Not on view

Oil lamps were a common way to provide light in the ancient world. The body of the lamp would be filled with oil and a wick would extend out. This shoe-shaped example would have had the wick coming out the ‘tip’ of the shoe. Although its tip is broken, the blackened area of the shoe gives a clear indication of how the lamp would have been used. The lamp was excavated from a house at the site of Ma’aridh II in the Ctesiphon area.

The city of Ctesiphon was located on the east bank of the Tigris River, 20 miles (32 km) south of modern Baghdad in Iraq. It flourished for more than 800 years as the capital of the Parthians and the Sasanians, the last two dynasties to rule the ancient Near East before the Islamic conquest in the seventh century. Systematic excavations in the Ctesiphon area were undertaken by an expedition in 1928–29 sponsored by the German Oriental Society (Deutsche Orient-Gesellschaft). The Metropolitan Museum of Art and the Staatliche Museen, Berlin, undertook a joint expedition for one season in 1931–32. Several excavations were conducted, including at the main palace (Taq-i Kisra), in a small fortified area south of the palace at Tell Dheheb, at multiple houses at the mounds of Ma’aridh, and at additional houses at a small mound called Umm ez-Za’tir.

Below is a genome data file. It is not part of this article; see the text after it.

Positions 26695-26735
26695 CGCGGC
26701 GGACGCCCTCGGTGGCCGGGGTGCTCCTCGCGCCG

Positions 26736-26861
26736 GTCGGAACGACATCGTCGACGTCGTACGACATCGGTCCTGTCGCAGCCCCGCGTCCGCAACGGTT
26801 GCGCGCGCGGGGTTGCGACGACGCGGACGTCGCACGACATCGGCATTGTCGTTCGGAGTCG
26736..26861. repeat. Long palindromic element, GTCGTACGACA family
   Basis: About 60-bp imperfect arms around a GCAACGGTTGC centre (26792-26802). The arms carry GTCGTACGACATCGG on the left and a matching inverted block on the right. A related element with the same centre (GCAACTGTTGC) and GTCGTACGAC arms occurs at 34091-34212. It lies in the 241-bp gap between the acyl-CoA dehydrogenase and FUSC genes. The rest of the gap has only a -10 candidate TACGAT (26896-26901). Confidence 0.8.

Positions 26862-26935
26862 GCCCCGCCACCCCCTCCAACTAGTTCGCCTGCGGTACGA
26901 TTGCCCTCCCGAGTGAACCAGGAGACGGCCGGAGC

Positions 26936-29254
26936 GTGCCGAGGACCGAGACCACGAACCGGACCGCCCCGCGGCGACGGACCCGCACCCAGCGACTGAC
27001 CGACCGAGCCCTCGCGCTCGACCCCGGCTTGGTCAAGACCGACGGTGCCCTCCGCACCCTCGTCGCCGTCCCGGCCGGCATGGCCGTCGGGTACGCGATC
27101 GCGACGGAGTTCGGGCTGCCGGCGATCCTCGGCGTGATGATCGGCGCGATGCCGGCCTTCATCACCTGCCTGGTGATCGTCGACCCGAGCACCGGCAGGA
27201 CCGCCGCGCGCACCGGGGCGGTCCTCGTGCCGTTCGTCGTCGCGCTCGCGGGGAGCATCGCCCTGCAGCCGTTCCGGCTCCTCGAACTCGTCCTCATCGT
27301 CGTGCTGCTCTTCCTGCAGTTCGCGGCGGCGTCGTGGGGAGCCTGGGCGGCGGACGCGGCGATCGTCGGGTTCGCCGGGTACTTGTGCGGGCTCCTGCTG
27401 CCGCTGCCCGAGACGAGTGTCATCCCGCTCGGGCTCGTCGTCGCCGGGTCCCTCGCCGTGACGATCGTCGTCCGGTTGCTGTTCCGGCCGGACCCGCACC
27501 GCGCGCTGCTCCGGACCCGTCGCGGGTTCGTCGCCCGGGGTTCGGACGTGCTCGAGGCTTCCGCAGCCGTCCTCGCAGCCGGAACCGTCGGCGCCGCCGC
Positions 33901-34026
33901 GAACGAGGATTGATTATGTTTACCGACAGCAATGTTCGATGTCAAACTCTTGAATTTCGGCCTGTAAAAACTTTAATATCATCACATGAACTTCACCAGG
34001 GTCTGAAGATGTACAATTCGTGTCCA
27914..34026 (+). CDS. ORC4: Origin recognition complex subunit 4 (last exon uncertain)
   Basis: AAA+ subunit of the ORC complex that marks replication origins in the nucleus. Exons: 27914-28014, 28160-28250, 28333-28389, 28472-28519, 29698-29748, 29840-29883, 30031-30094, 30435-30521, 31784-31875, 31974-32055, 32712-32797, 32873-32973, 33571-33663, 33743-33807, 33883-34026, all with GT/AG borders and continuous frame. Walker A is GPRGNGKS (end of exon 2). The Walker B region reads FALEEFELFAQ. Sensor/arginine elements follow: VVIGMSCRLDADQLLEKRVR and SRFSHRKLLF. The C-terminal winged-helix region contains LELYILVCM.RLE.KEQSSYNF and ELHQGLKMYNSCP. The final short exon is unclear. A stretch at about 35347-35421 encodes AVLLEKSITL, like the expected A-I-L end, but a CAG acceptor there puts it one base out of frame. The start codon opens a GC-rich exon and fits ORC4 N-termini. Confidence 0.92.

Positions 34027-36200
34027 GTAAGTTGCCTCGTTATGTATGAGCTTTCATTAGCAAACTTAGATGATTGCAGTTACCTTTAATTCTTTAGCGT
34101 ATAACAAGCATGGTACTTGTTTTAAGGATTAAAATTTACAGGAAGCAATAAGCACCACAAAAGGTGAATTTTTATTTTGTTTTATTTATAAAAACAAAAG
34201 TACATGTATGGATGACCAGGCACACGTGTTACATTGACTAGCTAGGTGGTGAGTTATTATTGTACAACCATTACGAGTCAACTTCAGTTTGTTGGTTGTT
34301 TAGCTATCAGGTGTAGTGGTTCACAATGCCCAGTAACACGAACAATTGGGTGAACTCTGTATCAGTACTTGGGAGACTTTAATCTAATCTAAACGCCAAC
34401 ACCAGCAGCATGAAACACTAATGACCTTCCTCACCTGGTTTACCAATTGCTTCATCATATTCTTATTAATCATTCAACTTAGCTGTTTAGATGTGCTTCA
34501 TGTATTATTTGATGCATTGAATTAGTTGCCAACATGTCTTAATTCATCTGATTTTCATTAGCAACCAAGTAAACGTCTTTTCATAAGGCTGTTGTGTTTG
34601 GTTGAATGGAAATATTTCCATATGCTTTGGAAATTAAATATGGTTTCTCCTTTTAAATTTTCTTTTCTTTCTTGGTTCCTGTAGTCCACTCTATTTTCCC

Over the course of the excavations in the Ctesiphon area, six houses from a series of small mounds called el Ma’aridh were excavated. These houses follow typical Sasanian design with a mix of square and elongated rooms. Ma’aridh II is a large house that is entered through a small entry way rather than directly from the street. The house is divided into a utilitarian, or service, sector on the eastern side of the building, and a monumental decorated space to the west of the entryway. The western rooms were decorated with pillars, a double horseshoe archway, and stucco reliefs. A long barrel vaulted arched room, 19 meters in length, was probably the most important room of the house. It was entered through a smaller room with four pillars. This large house, with the excavated portion revealing more than 1800 square meters, represents an elite household.

Excavation Number: O.1571

Lamp, Ceramic, Sasanian

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